Journalist 3.0

22 May 2014 | Non-fiction, Tales of a journalist

Illustration: Joonas Väänänen

Illustration: Joonas Väänänen

As the world becomes more and more difficult to understand, the media, strapped for cash and forced for reduce expenses, sack their expert writers. Jyrki Lehtola assesses the new breed of cut-price journalists

Some time in the distant past it was possible for a reader to reflect that here was an educated journalist writing pithily. It would be nice to know more of his or her thoughts.

There used to be talk of such concepts as the ‘objective truth’, and editors shunned talking about themselves, or even speaking or writing in the first person. There was just the world, which the journalist, the conduit of truth, conveyed to the public.

Now, although most of us would prefer to know nothing about journalists and their private lives, journalists have brought their lives strongly into the public arena. Objectivity is dead; there are merely millions of subjects who perhaps share the same experiences, perhaps not, and, misled by some idealised concept of community, we are the beneficiaries of journalists writing about what it’s like to be a mum, how challenging life as a mother and journalist can be.

One thing hasn’t changed, and that is arrogance. Once journalists believed that they were in touch with objective reality. Now they believe that their personal experiences are of general importance.

When the media run out of money, when they can’t find their way out of a dead end, they make savings. One object of financial cuts has been expert contributions and columns. Here, experts in their fields wrote about the state of society or its various challenges. They knew what they were talking about. They had read books and memos, attended conferences and knew the people behind the decisions.

Nowadays there is no room for such writing, because there is no money, because there is no interest. Therefore column inches have been given to journalists who can tell nice stories about their own lives.

And thus was born Journalist 3.0.

There she stands, in a supermarket aisle, stalking the other shoppers. She spots a mother giving in to her child’s desire for sweets, and Journalist 3.0 writes a disapproving column about this mother. The column’s lesson: you should not give in to a child’s every whim. Journalist 3.0 does not; she knows how to write, raise her kids and write about raising her kids.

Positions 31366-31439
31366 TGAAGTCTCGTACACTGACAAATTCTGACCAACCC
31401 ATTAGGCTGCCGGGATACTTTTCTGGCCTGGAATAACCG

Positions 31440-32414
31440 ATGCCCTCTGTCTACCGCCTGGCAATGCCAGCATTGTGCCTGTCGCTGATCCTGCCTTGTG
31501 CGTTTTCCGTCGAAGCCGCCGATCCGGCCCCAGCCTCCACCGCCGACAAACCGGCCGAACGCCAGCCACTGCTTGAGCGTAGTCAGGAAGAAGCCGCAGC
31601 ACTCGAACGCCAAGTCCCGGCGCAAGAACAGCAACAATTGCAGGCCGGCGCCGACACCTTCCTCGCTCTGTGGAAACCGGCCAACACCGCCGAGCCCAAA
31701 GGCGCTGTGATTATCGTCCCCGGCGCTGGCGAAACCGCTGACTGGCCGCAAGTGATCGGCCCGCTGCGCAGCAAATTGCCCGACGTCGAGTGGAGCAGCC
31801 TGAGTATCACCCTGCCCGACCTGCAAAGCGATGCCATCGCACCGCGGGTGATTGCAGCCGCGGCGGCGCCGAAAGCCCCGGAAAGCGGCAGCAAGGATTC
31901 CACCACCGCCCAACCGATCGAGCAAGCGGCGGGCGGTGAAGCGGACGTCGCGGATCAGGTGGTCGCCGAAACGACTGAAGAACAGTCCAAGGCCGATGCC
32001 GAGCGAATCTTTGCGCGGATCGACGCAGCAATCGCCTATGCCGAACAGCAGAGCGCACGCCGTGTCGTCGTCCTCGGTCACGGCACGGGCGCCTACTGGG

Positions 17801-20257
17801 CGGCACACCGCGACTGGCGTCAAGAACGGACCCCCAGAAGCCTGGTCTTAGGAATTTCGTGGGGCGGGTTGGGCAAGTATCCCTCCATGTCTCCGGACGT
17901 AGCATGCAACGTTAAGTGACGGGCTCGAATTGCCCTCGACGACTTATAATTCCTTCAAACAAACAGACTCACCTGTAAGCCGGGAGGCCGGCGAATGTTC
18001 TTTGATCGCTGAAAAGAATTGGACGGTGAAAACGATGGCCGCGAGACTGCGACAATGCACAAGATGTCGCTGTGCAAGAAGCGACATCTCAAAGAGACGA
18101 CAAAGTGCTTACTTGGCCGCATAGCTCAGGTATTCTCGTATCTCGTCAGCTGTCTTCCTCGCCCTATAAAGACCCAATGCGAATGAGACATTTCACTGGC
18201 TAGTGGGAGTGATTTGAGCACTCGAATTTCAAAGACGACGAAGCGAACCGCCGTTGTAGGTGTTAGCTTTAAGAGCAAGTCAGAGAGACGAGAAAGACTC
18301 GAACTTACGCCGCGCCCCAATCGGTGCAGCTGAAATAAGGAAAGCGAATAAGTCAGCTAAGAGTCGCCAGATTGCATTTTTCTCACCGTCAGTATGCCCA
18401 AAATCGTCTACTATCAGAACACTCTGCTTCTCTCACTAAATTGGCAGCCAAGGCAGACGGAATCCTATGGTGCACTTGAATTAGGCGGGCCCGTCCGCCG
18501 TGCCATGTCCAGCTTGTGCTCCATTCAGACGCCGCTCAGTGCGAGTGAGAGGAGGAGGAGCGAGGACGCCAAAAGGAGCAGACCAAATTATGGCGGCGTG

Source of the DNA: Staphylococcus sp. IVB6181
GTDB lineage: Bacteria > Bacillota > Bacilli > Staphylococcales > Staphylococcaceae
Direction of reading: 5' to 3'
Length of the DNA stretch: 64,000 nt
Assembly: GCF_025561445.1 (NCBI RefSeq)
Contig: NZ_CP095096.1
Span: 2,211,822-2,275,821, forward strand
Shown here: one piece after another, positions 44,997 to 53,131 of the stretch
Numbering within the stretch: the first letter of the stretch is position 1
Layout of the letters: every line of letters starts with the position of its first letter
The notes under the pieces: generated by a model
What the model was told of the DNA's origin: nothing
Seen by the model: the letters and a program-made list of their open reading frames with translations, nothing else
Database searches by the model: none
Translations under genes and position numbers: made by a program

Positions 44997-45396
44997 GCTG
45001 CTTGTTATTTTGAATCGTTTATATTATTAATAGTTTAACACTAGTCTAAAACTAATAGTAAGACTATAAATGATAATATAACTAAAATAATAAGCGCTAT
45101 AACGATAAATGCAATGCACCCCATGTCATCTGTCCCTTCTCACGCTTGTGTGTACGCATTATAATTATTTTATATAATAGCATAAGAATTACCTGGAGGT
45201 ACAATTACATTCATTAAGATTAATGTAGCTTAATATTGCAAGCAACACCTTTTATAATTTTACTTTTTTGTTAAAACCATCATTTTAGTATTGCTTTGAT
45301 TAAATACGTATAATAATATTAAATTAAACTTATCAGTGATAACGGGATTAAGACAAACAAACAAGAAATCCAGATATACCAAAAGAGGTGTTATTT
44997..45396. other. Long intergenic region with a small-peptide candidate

Journalist 3.0 writes long dramas about her everyday life: nappies, supermarket bags, rush-hour buses, rushing, rushing, rushing. For Journalist 3.0 wants to tell her readers something about the rush she’s in.

Journalist 3.0 has received negative feedback about her writing on the internet. She’s in pieces about it, and now she writes a column about her feelings, arguing that it’s time something was done about the anonymity of the internet – in real journalism I write under my own byline and you thank me under yours.

The journalist became the star of her life and yours, because there is no longer any money for anything else. At its worst, reading the morning paper is like watching Big Brother, except that nothing happens except for stalking and moralising.

Journalist 3.0 is a worldwide phenomenon which would merely be something of slightly depressing entertainment value – except that in Finland it also has social consequences.

At the same time as journalists have become stars, they have lost their sense of proportion. When a social agent fails to speak the truth in an interview, he does not lie to all of us; he lies to the journalist. When the agent is not directly accessible to the journalist, the journalist brings this inaccessibility to the attention of his readers as if it were a crime: if someone does not wish to speak to Journalist 3.0, he must have a lot to hide.

Which matters have received the most attention in the Finnish media? The confusing situation in Ukraine? Finland’s stumbling economy? No, articles about other journalists.

A certain journalist’s TV talk show was axed halfway through its run because it did not attract enough viewers. The journalist was understandably embittered by his experience and fell silent; because he did not say anything, the newspapers were full of pieces about how the presenter was silent. Journalists were assigned to the story with the task of monitoring the talk-show host’s Twitter feed. It was silent.

And when, after a week of silence, the talk-show host finally tweeted 140 characters’-worth of his feelings, the media net editions were immediately full of thousands of characters of pieces about that tweet.

The world has disappeared. Journalist 3.0 has taken its place.

Translated by Hildi Hawkins

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